As the search for missing AirAsia flight QZ8501 got underway Sunday, aviation experts and news pundits offered a wide range of hypotheses about what might have happened to the aircraft during its travel between Indonesia and Singapore, including assertions that pilot error, terrorism or bad weather may have been to blame. One theory that stood out was a Fox News commentator's conclusion that the plane’s disappearance could be chalked up to the fact that AirAsia’s pilots rely on the metric system of measurement.
Anna Kooiman made the surprising assertion during a Sunday interview with Federal Aviation Administration (FAA) spokesman Scott Brenner on the Fox News show Fox & Friends. She opened their dialogue by inquiring about the ways that Asian and American airlines’ training and measurement standards differ.
“Let’s talk about the differences. Even when we think about temperature, it’s Fahrenheit or Celsius. It’s kilometers or miles. You know, everything about their training could be similar, but different, right?” she asked.
Brenner responded by stating that other differences between carriers may have an impact on safety but he did not agree with her inference about the importance of the use of the metric measurement system. “I think that you see just a large reliance on automatic pilot, and the requirement that pilots use that automatic pilot more often than probably here in the U.S., and a lot of that is just because, as some of your previous guests have said, a lot of crashes are due to pilot error,” he said. “So if you try and eliminate any potential risks, you try to eliminate the pilots’ ability to make, you know, incorrect inputs into the aircraft.”
The metric system is the standard system of measurement in nearly all the world’s countries, and while Asia has seen a number of recent air travel crises, air carriers in Europe, South America and other areas of the globe have not experienced similar problems, despite their reliance on the metric system.
Chris Yates, a U.K.-based independent aviation expert, told Deutsche Welle that though AirAsia “has had a clean bill of health” since it was launched in 2001, “Indonesia has a very poor safety record” regarding air travel, with “nine incidents this year alone.” But he added that weather was a more likely culprit. “From the abundance of information already in the public domain, it would seem that the loss of the AirAsia airliner may well be down to the weather,” he said.
The concept that the metric system is inherently inferior to the U.S. standard system is not credible, given that only a couple of countries operate on it and the rest of the international community gets on just fine both in air travel and other areas of life that require taking measurements, PoliticusUSA.com’s Hrafnkell Haraldsson pointed out in response to Kooiman’s remarks.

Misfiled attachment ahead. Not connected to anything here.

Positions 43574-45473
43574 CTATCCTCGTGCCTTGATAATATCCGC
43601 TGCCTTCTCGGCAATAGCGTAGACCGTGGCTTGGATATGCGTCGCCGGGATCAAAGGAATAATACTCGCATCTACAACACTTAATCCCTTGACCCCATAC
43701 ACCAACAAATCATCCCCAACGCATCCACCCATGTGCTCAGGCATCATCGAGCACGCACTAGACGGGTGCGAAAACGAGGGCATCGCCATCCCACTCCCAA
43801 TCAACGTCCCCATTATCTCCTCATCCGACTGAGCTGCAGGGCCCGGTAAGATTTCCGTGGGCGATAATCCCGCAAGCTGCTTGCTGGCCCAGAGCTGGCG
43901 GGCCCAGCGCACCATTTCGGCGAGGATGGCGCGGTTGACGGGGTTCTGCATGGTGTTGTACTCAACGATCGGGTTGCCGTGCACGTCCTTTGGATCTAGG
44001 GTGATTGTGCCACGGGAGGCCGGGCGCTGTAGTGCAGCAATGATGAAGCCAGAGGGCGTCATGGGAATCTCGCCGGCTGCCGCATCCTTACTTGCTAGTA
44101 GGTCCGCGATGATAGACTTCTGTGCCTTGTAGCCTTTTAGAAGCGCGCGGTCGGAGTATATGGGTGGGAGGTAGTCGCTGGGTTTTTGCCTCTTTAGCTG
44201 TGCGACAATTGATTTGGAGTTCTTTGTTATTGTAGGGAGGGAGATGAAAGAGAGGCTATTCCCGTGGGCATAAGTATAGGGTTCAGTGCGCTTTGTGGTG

“There are literally millions and millions of flights to and from countries that use the metric system, because pretty much the entire world uses the metric system except for the United States, Liberia and Myanmar (though some elements of the old Imperial System are still used in the United Kingdom, Canada and elsewhere the British Empire once reigned),” Haraldsson wrote.
Later in her interview with Brennan, Kooiman reiterated her point about differences in measurement systems, then inquired about how safe international air travel is.
“It’s not just differences in the way that we measure things, it’s a different in how are pilots are actually trained?” she asked. “Is it not as safe in that part of the world, because our viewers may be thinking, 'International travel -- is it safe, is it not safe?'”
Brenner assured her that despite occasional crashes and other incidents, traveling by plane remains the safest form of modern transportation.
Fox News is not the only 24/7 news channel that has already taken to trotting out less than mainstream theories about AirAsia flight QZ8501’s disappearance. Asked what she thought may have caused the aircraft to go missing, Mary Schiavo, a former U.S. Department of Transportation inspector general and currently CNN's aviation analyst , said that weather conditions suggested it probably was not a terrorist attack.
“[A]t this point, given it was extremely bad weather, the chances of this being some sort of a terrorist activity are very small -- because most terrorist activity takes place in good weather,” she said, according to Raw Story. “For example, 9/11.”